Find out when you need to notify us to acquire or change control in a firm that we regulate, and the factors you need to consider.
On this page
If you're an individual or firm that wants to acquire or increase control in a firm that we regulate, you must first:
- notify us, and
- get our approval
This page explains when you should notify us about a change in control, including some example scenarios.
There are other pages in this section about:
Section 178 notices
Notifications for changes in control are known as Section 178 notices.
You should notify us when you've made a decision to acquire or increase control in an authorised firm.
Making a decision to acquire could, for example, include circumstances where a proposed controller decides not to take any action, and this has the effect of increasing its control above a relevant threshold.
We have up to 60 working days from when a notification is considered complete (excluding any interruption period, during which we may ask for more information) to assess a change in control case.
Find out more about Section 178 of the Financial Services and Markets Act (FSMA).
Who needs to notify us
If the firm you propose to acquire is regulated by us, you must notify us of proposed changes in control and obtain approval before they take place.
Some firms are exempt from the change in control regime – see the section on exempt firms below.
You should also notify us if you're an existing controller of a firm and you're proposing to decrease your control (although no approval is needed to decrease control).
Refer to SUP 11 in our Handbook for more information.
Joint committee guidelines on acquisitions and increases of qualifying holdings
The Joint European Supervisory Authorities (ESA) guidelines on the prudential assessment of acquisitions and increases of qualifying holdings in the financial sector came into force on 1 October 2017.
Following the UK’s withdrawal from the EU, we're proposing a number of changes to make these guidelines more aligned with the UK market and the risks we see during our assessments. Please refer to our joint consultation with the PRA. This closes on 23 February 2024, after which we'll consider the feedback and make adjustments where appropriate.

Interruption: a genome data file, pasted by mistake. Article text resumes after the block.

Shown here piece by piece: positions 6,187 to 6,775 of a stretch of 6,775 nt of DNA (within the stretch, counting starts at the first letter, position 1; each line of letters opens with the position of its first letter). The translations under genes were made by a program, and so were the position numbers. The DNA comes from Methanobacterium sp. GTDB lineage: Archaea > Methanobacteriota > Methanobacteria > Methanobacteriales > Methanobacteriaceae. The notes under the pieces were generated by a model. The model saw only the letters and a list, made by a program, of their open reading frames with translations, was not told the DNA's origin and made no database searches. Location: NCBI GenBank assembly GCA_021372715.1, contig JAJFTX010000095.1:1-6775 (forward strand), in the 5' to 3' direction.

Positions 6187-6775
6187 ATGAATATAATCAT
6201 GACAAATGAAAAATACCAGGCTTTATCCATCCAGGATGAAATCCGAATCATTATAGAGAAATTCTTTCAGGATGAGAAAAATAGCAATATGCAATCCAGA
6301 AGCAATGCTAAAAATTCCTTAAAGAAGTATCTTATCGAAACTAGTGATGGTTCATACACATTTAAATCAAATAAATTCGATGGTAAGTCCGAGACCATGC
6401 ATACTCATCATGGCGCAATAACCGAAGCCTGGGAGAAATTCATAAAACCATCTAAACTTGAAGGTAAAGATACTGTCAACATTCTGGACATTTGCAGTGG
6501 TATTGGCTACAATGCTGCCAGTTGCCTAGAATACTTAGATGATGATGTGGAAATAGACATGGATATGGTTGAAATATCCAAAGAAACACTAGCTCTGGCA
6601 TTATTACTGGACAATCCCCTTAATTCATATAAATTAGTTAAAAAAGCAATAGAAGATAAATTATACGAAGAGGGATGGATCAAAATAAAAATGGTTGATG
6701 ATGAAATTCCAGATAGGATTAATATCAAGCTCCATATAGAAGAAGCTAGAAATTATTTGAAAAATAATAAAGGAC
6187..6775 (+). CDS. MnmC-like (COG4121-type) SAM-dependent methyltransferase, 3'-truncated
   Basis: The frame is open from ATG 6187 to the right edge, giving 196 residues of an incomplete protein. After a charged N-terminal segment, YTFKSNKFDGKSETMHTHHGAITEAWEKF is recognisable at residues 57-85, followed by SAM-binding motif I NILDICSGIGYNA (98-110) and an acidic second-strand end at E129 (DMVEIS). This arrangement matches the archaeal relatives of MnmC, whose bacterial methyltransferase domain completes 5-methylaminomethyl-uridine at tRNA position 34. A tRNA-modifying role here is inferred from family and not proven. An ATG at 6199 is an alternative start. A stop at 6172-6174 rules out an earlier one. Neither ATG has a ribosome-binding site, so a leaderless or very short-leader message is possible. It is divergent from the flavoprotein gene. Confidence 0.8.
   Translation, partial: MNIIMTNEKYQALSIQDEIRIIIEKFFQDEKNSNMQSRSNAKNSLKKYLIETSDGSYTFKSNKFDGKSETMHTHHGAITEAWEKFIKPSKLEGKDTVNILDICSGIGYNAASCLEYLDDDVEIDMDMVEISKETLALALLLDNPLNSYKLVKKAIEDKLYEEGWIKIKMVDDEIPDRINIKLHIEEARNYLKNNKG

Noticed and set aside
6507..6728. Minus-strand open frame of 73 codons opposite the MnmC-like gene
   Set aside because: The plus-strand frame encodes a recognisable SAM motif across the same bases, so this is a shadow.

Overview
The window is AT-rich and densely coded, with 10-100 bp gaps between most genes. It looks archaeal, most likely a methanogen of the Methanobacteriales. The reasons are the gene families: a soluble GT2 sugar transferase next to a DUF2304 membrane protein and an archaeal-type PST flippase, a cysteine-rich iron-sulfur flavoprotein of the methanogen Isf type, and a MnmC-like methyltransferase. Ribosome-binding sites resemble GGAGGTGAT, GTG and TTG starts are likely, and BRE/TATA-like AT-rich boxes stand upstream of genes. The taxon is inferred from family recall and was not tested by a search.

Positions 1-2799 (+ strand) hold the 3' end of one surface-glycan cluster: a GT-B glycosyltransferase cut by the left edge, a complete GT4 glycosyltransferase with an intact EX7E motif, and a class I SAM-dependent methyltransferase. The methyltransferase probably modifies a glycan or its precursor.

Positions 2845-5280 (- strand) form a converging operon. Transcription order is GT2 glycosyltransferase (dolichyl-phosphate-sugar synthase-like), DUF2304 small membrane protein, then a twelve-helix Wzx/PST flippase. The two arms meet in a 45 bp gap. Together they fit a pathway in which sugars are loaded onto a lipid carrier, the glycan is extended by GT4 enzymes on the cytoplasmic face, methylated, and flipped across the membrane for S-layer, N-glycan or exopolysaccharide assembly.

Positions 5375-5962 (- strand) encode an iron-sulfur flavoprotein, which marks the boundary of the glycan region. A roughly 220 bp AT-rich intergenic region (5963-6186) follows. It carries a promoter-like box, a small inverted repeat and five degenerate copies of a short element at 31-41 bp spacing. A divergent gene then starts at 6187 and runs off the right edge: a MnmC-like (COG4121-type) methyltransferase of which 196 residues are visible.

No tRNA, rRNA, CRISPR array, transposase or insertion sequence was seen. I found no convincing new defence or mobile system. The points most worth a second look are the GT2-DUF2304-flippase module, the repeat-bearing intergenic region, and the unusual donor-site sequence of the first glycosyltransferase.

Making a decision to acquire control in a firm
We'll need the necessary information to assess the suitability of every controller – whether or not they've made a decision to acquire, and whether or not Section 178 of FSMA applies to them.
Controllers of an authorised firm must be suitable and inform us of any changes that may impact their suitability.
If you acquired control in a firm but weren't aware
If you became a controller but didn't know about the acquisition, Section 178 of FSMA probably won't apply to you. In this case, you won't need to get our approval before becoming a controller.
We still expect you to tell us as soon as you become aware that you've become a controller – and, from this point, you'll need to cooperate with us in your capacity as a controller. Authorised firms should also be informing us as soon as they become aware of any changes to their controllers.
We assess all controllers and, at any time, we can object to an existing controller if we think they:
- aren't suitable, or
- their influence will impact the authorised firm's ability to meet the minimum conditions for authorisation
We may ask you for information to help our assessment.
Definition of terms
Refer to the glossary in our Handbook for a definition of various terms such as shares, voting power and parent undertaking.
For guidance on acting in concert, refer to SUP 11, Annex 6G. Aggregating control happens when 2 or more controllers have an implicit or explicit agreement to act together in respect of their control of an authorised firm (whether directly or indirectly). The guidance covers several scenarios, including passive controllers.